• BAYSIDE07
    85
    I think that I don't need Michelle Obama to raise my kids. - 6/7/2011   7:05:23 AM
  • 84
    This plate exists for the same reason as the food pyramid -- to convince a fattening nation to eat more of the value-added, high-sugar, low-nutrition foods that monoculture factory farms produce. Go ahead folks! Fill half your plate with potatoes and corn and maybe a little iceberg, a quarter of it with "made with whole grain" cereal, a quarter of it with CAFO beef and antibiotic-stuffed chicken, and drink a glass of rBST milk!

    Sure, this is an improvement on the food pyramid, which has folks getting 60-75% of their calories from starches, but it's still the same old guidelines -- guidelines that I simply don't trust.

    Come on folks. Do you really think that Monsanto and the Cattle and Corn industry lobbies don't have sway over the USDA?? THEY are the ones who put this together, and look how well their recommendations have been working for the last 50 years... - 6/7/2011   6:01:27 AM
  • 83
    I eat about every 3 hours, so I'm not one to have full meals. - 6/7/2011   12:38:36 AM
  • CINNAMONJOY
    82
    Excellent! All I have to do is pick out the vegetables, the meats, and the grains from my casserole and arrange them on my plate! Thanks USDA! Now... about the fish we're getting from India... - 6/6/2011   10:20:44 PM
  • 81
    I like this, it's easy to understand! - 6/6/2011   10:03:02 PM
  • 80
    We've come full circle back to the 50i's and now I hope they'll stop messing with it. I do like the simple icon! - 6/6/2011   9:01:58 PM
  • 79
    I would have more respect for something that the medical commuty was involved with not another government intrusion. - 6/6/2011   8:42:46 PM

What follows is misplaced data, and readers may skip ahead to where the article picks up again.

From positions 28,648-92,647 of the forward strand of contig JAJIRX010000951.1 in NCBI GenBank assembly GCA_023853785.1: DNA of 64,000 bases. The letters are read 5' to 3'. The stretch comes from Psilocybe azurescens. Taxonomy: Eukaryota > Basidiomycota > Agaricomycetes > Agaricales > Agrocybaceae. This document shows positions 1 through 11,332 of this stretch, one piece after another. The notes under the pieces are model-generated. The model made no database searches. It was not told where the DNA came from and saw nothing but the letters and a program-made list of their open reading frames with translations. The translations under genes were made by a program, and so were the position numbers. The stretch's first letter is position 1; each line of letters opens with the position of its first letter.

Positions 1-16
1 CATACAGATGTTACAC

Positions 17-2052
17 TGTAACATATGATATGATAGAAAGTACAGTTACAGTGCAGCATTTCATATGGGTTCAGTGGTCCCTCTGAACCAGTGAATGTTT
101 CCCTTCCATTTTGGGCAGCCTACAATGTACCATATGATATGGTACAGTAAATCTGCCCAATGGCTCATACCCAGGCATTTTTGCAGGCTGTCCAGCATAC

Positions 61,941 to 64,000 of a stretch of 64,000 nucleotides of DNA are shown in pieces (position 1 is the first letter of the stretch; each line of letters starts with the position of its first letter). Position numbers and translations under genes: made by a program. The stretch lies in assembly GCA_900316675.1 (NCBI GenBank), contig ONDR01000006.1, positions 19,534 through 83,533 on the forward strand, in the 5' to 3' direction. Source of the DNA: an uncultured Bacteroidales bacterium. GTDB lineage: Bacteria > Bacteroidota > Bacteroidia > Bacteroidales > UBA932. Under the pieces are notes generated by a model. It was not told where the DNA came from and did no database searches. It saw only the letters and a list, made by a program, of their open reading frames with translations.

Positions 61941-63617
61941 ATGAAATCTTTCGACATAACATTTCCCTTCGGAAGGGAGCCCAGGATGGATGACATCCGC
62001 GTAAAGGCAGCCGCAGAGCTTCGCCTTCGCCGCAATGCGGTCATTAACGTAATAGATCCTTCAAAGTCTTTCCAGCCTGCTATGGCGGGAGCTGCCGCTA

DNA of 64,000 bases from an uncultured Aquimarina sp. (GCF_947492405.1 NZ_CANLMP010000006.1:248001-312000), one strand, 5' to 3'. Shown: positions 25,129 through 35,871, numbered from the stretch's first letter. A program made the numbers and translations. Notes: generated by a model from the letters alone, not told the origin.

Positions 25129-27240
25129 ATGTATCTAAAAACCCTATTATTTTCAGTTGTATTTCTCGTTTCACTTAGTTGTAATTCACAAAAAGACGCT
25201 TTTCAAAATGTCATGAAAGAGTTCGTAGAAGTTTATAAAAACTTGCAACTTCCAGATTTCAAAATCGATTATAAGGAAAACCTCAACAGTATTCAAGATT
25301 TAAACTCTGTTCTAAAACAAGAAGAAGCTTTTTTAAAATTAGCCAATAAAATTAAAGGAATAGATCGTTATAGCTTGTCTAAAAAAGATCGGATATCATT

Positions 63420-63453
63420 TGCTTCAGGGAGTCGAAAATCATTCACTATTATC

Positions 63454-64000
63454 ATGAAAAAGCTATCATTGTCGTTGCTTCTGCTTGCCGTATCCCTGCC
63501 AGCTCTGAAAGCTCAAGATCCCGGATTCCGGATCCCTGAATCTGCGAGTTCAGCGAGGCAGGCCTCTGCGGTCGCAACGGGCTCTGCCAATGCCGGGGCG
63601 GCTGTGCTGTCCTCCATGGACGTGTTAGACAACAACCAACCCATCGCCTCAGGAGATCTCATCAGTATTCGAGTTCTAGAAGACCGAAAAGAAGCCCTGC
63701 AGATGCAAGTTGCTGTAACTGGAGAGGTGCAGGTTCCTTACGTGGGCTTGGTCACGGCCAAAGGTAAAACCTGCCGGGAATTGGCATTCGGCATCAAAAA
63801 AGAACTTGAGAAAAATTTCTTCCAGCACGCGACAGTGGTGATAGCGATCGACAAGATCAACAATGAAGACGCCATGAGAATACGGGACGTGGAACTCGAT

• WILDWEFT
    78
    The mantra of the day seems to be "the less government intrusion, the better"and I agree to a certain extent. I read 1984, like most, and do not want public policy running my life. But when you leave the food industry to police itself, you get really bad food. You get GM foods and hormones and gassed veggies. Anything that will make it more efficient and cheap so that the 4/5 main food companies can make huge profits, the better. Just like banks and insurance companies and the drug companies, greed is the game. We need sensible monitoring of our food supplies to keep e. coli from killing us, the companies do not care. There has to be a balance, as in all things, in the government to regulate and to keep us safe and healthy. We are not forced into complying with this new food chart, it is merely a suggestion for those who need some guidance. Stop screaming "Big Brother" every time our government tries to make things better. Its the corporations that are at the heart of the problems, not our government. We can vote them (the politicians) out, but we can not fire these CEO's who control our interests. - 6/6/2011   5:37:11 PM
  • TOMNJERI
    77
    It's not really a good guide. This is a dinner plate. Fruit is usually eaten separately usually as an in-between snack. 3/4 of that plate should be vegetables. I don't need Michelle Obama telling me how and what to eat. Stop wasting money on studies that are already in place. - 6/6/2011   5:35:48 PM
  • 76
    This graphic approach is a huge improvement over either of the pyramid graphics that have been used in the past, but the information it represents could still use some help.

    Dairy and dairy-replacement products are an option to fulfill certain nutritional needs, but they don't rise to the level of being a requirement that needs to be specifically listed. Grains are being given too much space yet as well.